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HONDA ATV Carburetor Repair Kits Installation

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Filed Under (Honda) by admin on 21-12-2011

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ATV Carburetor Repair Kits Complete kits to rebuild one OEM carburetor. Each kit contains necessary gaskets/o-rings, needle valve or needle valve set, and jets. Made in Japan. Note: Check all parts before installation. Honda Model Year Order No AT C70 78-85 025-001 AT C90 70-71 025-003 ATC90K1/K2/K3 72-75 025-003 AT C90 76-78 025-003 TRX90 Fourtrax 90 93-98 025-084 ATC110 79-83 025-005 ATC110 84-85 025-061 ATC125M 84-85 025-062 TRX125 Fourtrax 85-86 025-050 TRX125 Fourtrax 87-88 025-063 ATC185 1980 025-009 ATC185S 81-83 025-009 AT C200 81-82 025-008 AT C200 1983 025-009 ATC200E Big Red 82-83 025-064 ATC200ES Big Red 1984 025-064 AT C200M 84-85 025-064 AT C200S 84-86 025-065 AT C200X 83-85 025-012 AT C200X 86-87 025-014 TRX200 Fourtrax 200 90-91 025-066 TRX200D Fourtrax 200 Type II 1991 025-066 TRX200D Fourtrax 200 Type II 92-93 025-067 TRX200D Fourtrax 200 Type II 94-97 025-068 TRX200SX Fourtrax 87-88 025-069 ATC250R 81-82 025-017 ATC250R 83-84 025-018 AT C250R 1985 025-019 ATC250ES Big Red 85-87 025-029 AT C250SX 1985 025-070 TRX250 Fourtrax 250 1985 025-071 TRX250 Fourtrax 250 86-87 025-072 TRX250EX Sportrax 250EX 01-04 025-085 TRX250R Fourtrax 250R 86-87 025-060 TRX250R Fourtrax 250R 1988 025-073 TRX250X 91-92 025-074 TRX300 Fourtrax 300 1988 025-075 TRX300 Fourtrax 300 91-92 025-076 TRX300 Fourtrax 300 93-95 025-078 Honda Model Year Order No TRX300EX Fourtrax 300EX 93-98 025-081 TRX300FW Fourtrax 300 4×4 1988 025-075 TRX300FW Fourtrax 300 4×4 91-92 025-076 TRX300FW Fourtrax 300 4×4 93-95 025-078 AT C350X 1985 025-035 TRX350 Fourtrax 4×4 86-87 025-079 TRX350FE Fourtrax Rancher 4×4 ES 00-03 025-082 TRX350FM Fourtrax Rancher 4×4 00-03 025-082 TRX350TE Fourtrax Rancher ES 00-03 025-082 TRX350TM Fourtrax Rancher 00-03 025-082 TRX350D Fourtrax Foreman 4×4 87-89 025-079 TRX400FW Fourtrax Foreman 95-00 025-080 TRX450ES Fourtrax Foreman ES 98-01 025-083 TRX450FE Fourtrax Foreman ES 02-03 025-083 TRX450FM Fourtrax Foreman S 02-03 025-083 TRX450S Fourtrax Foreman S 98-01 025-083 TRX500FAFourtrax Rubicon 01-04 025-086

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ODYSSEY DRYCELL MOTORCYCLE BATTERY COMPATIBILITY

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Filed Under (Triumph) by admin on 30-10-2010

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BMW 1200 1200 1150 1100 1100 1000 1000 1000 1000 900 850 800 800 800 750 750 750 750 750 650 650 600 600 500 BUELL 1200 1200 1200 1000 DUCATI 860 750 500 HARLEY DAVIDSON 1570 1570 1450 1450 1340 1340 1340 1200 883 HONDA 1800 1500 1200 1100 1000 1000 900 750 750 650 650 650 600 400 200 150 150 125 K1200RS, LT R1200C R1150GS, R R1100GS/R R1100RS/T/S/LT “K” Models R100/7 100RS R100GS, R, RS, RT R90/6, R90S R850R R80GS, R80ST R80, R80RT R80/7/RT K75, RT K75C, S R75/5 R75/7 R75/6 R65 R65LS R60/5 R60/6, R60/7 R50/5 S1 Lightning X1, S3, S3T, M2 S2/T, RS1200, RR1200 RR1000 GT, GTS GT, Laguna Seca GTL, GTV, Sport FXST, FLST FXD FXD FXST, FLST FXD FXST, FLST FL/H/T/HT XL, XLH XLH, XLH GL1800, VTX1800C Gold Wing-All Gold Wing-All Gold Wing-GL1100 CBX1000, SS opt. Gold Wing-GL1000 CBR900R,RR CB750A (Hondamatic) VFR740R/ RVF750R NT650, SLR650, NX650 Vigor 650 XR650L VT600C, CD, CBR600 CBR400F CB-1 TR200 Fat Cat CH150 Elite FES150 FES125, Pantheon (97 -) (98 -) (00 -) (94-00) (90 -) (83-93) (76-84) (83) (87-95) (69-76) (95-97) (80-96) (84-95) (78-84) (85-95) (85-95) (70-73) (76-84) (69-76) (84-95) (78-84) (70-73) (69-84) (70-73) (96-99) (ALL) (ALL) (87) (2007) (2007) (99-06) (00-06) (97-99) (91-99) (80-96) (97-03) (97-02) (01-06) (88-00) (84-87) (80-83) (82) (75-79) (93-99) (76-78) (90/94) (88-91) (ALL) (93-06) (87-03) (89-90) (86) (87) (ALL) (ALL) #3561 #3561 #3561 #3561 #3561 #4989 #4989 #3561 #4989 #4989 #3561 #3561 #4989 #4989 #4989 #3561 #3561 #4989 #4989 #4989 #3561 #3561 #4989 #3561 #3591** #3591 #3591 #3591 #4989 #4989 #3561 #3591 #2528 #2528 #3591 #2528 #3591 #3560 #2528** #2528** #2528 #3560* #3560* #3560* #3560* #3560* #2519* #3560* #2519* #2519* #2519* #2519* #2519* #2519* #2519* #2519* #2519* #2519* PC680 PC680 PC680 PC680 PC680 PC925L PC925L PC680 PC925L PC925L PC680 PC680 PC925L PC925L PC925L PC680 PC680 PC925L PC925L PC925L PC680 PC680 PC925L PC680 PC545MJ PC545MJ PC545MJ PC545MJ PC925L PC925L PC680 PC545MJ PC545 PC545 PC545MJ PC545 PC545MJ PC680MJ PC545 PC545 PC545 PC680MJ PC680MJ PC680MJ PC680MJ PC680MJ PC310 PC680MJ PC310 PC310 PC310 PC310 PC310 PC310 PC310 PC310 PC310 PC310 cc model (year) cat. # mfg sku # KAWASAKI 1500 1500 1300 1000 1000 900 900 750 750 650 636 600 600 KTM 640 620 400 400 MOTO GUZZ I 1100 1100 1100 1000 1000 850 850 750 650 650 650 500 POLARIS All SUZUKI 1400 900 750 750 750 650 600 600 600 600 400 TRIUMPH 600 YAMAHA 1600 1300 1300 1200 1100 1100 1100 920 600 600 VN 1500-A Vulcan VN 1500-C Vulcan KZ 1300 Touring KZ 1000-P Police Z1000 ZX900-C, Ninja ZX900-E, F Ninja KZ750-L, Ninja Zx750 Ninja ZX, 7RR KLX650C, R ZX636-B Ninja ZX-6R ZX600-G, J Ninja ZX ZX600-K Ninja ZX Adventure, Duke, RXC Adventure, Duke, LC4 LC4 E/XC RXC LC4 Cali/Spc/Jackl/Stone/EV Quota/Sport 1100 VII EV/Bassa California III,Quota,Millie Convert,Daytona, LeMans LeMans T3, T4, T5 Nevada,NTX,Strada,V7,V75 NTX V65 V65 Florida V50 Victory GV 1400GC RF900, R, S, ZS GSX750F Katana GSX-R750 GSXR750W DR650SE GSF600S Bandit GSX600F Katana GSX-R600 RF600R, S GSF400 Bandit Daytona 600 XV 1600 Road Star 1300 Royal Star XVZ Venture Royale XVZ12T Venture XJ1100 Maxim XS 1100, L, S XV 1100, S/ Virago XV 920/R/M Virago XJ600S Seca II XT600E (87-98) (96-97) (79-82) (82-05) (03-04) (98-99) (00-04) (93) (91-97) (93-96) (03-04) (98-02) (03) (99-02) (96-98) (96-98) (96-01) (94-05) (97-02) (98-99) (ALL) (86-88) (94-97) (98-03) (96-99) (94-95) (96-04) (96-03) (98-04) (97-03) (94-96) (91-93) (03-04) (99-03) (96-03) (86-92) (83-85) (82) (78-92) (86-99) (81-83) (92-98) (90-95) #3560 #3560 #3560 #3560 #2519* #2519* #2519* #2519* #2519* #2519* #2519* #2519* #2519* #2519* #2519* #2519* #2519* #4989 #2528 #4989 #4989 #4989 #4989 #4989 #3561 #3561 #4989 #3561 #4989 #2519* #3560 #2519* #2519* #2519* #2519* #2519* #2519* #2519* #2519* #2519* #2519* #2519* #2528*** #2528*** #3560 #3560 #3560 #3560 #3560 #3560 #2519* #2519* PC680MJ PC680MJ PC680MJ PC680MJ PC310 PC310 PC310 PC310 PC310 PC310 PC310 PC310 PC310 PC310 PC310 PC310 PC310 PC925L PC545 PC925L PC925L PC925L PC925L PC925L PC680 PC680 PC925L PC680 PC925L PC310 PC680MJ PC310 PC310 PC310 PC310 PC310 PC310 PC310 PC310 PC310 PC310 PC310 PC545 PC545 PC680MJ PC680MJ PC680MJ PC680MJ PC680MJ PC680MJ PC310 PC310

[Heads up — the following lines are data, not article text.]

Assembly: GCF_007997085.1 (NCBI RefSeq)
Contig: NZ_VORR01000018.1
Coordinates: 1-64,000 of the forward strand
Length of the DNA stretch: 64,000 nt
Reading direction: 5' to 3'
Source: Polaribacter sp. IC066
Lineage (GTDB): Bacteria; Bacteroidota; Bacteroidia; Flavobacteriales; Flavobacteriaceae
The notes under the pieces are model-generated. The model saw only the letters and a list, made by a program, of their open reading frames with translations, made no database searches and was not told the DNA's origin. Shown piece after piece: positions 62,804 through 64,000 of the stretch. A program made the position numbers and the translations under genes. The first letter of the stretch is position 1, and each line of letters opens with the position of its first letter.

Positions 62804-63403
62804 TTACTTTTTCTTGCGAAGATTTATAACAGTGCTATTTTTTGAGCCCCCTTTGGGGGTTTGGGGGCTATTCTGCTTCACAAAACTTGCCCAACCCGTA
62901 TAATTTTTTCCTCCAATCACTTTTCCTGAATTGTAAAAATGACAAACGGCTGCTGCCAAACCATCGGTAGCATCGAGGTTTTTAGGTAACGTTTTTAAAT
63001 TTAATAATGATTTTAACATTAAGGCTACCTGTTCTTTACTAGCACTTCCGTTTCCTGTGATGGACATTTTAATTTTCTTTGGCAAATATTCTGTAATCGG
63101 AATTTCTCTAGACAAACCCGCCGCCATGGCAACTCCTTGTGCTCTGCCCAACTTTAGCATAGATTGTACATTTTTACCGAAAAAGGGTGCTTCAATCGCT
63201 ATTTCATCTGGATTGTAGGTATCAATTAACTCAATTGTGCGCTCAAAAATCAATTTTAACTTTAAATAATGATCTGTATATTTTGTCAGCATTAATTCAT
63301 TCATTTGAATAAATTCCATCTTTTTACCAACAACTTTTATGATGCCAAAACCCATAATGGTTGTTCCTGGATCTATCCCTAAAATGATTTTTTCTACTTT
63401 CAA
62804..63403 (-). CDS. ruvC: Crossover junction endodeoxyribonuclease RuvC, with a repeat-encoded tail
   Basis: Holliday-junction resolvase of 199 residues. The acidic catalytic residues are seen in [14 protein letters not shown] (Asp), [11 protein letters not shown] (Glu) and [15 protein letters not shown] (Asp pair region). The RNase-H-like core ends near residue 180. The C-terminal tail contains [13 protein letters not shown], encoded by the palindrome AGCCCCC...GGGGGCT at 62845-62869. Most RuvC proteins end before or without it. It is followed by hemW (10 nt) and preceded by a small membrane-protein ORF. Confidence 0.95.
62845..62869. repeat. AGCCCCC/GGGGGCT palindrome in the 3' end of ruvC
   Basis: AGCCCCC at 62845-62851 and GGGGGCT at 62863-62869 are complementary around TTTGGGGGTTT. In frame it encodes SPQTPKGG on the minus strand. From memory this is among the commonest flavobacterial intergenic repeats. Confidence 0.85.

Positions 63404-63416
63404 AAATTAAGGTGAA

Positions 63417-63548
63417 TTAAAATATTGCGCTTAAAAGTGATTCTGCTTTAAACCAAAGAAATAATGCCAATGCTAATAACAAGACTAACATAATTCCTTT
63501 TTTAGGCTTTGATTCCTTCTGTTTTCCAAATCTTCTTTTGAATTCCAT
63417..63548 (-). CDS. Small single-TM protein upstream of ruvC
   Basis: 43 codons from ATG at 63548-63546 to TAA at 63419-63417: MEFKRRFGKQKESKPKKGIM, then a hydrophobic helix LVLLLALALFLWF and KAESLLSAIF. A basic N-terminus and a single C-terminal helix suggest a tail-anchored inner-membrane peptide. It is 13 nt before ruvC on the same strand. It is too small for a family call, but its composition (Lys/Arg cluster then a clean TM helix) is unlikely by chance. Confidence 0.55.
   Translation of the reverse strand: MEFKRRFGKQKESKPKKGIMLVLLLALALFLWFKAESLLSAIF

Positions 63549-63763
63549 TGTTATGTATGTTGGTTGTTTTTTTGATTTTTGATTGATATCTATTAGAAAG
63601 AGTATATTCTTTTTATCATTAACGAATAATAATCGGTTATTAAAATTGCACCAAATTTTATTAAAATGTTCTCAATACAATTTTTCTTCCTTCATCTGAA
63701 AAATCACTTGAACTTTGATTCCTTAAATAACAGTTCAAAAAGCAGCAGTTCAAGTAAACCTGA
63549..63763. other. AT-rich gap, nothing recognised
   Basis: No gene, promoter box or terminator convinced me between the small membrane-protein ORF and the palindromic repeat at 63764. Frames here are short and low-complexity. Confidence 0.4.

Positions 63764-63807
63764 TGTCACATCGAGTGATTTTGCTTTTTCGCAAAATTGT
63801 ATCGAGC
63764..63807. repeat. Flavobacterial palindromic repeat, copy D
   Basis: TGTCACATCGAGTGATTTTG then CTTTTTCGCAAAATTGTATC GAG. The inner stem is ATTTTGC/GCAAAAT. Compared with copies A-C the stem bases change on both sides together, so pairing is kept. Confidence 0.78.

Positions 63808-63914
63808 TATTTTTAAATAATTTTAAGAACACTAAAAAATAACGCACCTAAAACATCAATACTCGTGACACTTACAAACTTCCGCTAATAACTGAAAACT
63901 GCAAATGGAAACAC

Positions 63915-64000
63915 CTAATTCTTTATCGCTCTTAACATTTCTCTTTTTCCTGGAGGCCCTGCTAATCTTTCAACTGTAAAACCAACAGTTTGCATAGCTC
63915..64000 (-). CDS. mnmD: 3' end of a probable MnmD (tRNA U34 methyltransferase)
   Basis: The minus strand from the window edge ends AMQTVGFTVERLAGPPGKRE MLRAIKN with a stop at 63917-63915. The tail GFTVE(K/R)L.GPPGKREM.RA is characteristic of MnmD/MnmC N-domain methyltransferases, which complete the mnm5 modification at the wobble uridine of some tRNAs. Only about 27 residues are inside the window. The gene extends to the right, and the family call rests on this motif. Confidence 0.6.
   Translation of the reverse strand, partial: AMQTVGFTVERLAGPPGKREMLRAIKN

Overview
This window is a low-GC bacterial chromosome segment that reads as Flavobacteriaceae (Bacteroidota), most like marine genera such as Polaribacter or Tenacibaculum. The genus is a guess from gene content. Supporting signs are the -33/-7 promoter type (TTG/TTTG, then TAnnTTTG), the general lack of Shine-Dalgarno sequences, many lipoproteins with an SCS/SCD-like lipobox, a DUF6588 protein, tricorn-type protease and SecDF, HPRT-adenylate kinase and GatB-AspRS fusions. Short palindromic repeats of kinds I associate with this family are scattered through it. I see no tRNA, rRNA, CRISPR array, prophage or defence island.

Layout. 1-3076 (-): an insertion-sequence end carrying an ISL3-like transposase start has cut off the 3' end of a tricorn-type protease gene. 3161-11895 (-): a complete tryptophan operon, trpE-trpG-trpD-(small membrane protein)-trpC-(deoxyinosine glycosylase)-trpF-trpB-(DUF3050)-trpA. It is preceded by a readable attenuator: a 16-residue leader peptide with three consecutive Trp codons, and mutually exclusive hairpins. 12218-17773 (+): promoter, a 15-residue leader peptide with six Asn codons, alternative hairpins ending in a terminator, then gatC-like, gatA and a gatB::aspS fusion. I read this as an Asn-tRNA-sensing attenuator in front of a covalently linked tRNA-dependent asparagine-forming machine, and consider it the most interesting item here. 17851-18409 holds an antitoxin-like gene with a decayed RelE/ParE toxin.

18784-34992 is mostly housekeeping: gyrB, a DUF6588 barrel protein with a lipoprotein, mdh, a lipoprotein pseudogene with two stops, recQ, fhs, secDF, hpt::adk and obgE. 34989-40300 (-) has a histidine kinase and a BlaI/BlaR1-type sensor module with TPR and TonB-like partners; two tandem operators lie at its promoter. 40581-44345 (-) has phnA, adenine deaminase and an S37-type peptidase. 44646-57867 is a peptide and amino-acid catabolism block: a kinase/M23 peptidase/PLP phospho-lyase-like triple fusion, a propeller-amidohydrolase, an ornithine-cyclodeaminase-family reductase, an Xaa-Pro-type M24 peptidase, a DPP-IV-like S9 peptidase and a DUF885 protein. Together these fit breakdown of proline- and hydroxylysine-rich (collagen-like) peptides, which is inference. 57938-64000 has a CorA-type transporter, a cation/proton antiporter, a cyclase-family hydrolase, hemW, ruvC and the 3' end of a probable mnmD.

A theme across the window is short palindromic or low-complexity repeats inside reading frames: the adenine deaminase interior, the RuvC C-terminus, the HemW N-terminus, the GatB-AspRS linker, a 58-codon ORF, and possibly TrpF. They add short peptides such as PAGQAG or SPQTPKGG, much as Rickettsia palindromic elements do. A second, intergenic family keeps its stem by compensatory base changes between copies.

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How To Adjust the Accelerator Pump On the 40mm Mikuni Carburetor

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Filed Under (Yamaha) by admin on 21-01-2012

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1) The “blue” colored screw in the image is the duration adjustment screw. Underneath the head of the screw is a lock nut and the bracket arm that the screw is threaded into. To decrease the amount of fuel squirted the adjustment screw is turned “clockwise” or in. To increase the amount of fuel squirted the adjustment screw is turned “counter clockwise” or out. To get the max, amount of decrease remove the screw and take the lock nut off of the screw. Then replace the screw into the cam arm, then replace the lock nut underneath the arm on the screw. this gives you another 3/32″ of an inch in which the screw can be screwed in.
2) Turn the adjustment screw fully clockwise or IN. Start your engine, Blip your throttle open, if the engine stutters, (hesitates), it is not getting enough fuel so turn the screw counter clockwise to increase the amount of fuel squirted from the accelerator pump into the carburetor. Keep blipping the throttle and adjusting the screw till the carburetor starts to cough. Stop here and turn the screw back in till the coughing stops. Tighten down the lock nut. This should give you the best throttle response with the least amount of coughing and backfiring out the carburetor. Timing Adjustment Screw This is the “Green” colored screw just above the Blue duration adjustment screw. The” Mucker” said it best,,,,, This upper screw adjusts the “timing” of the squirt. By altering it’s setting, you can advance or delay the onset of the fuel squirt. But probably, it won’t have to be touched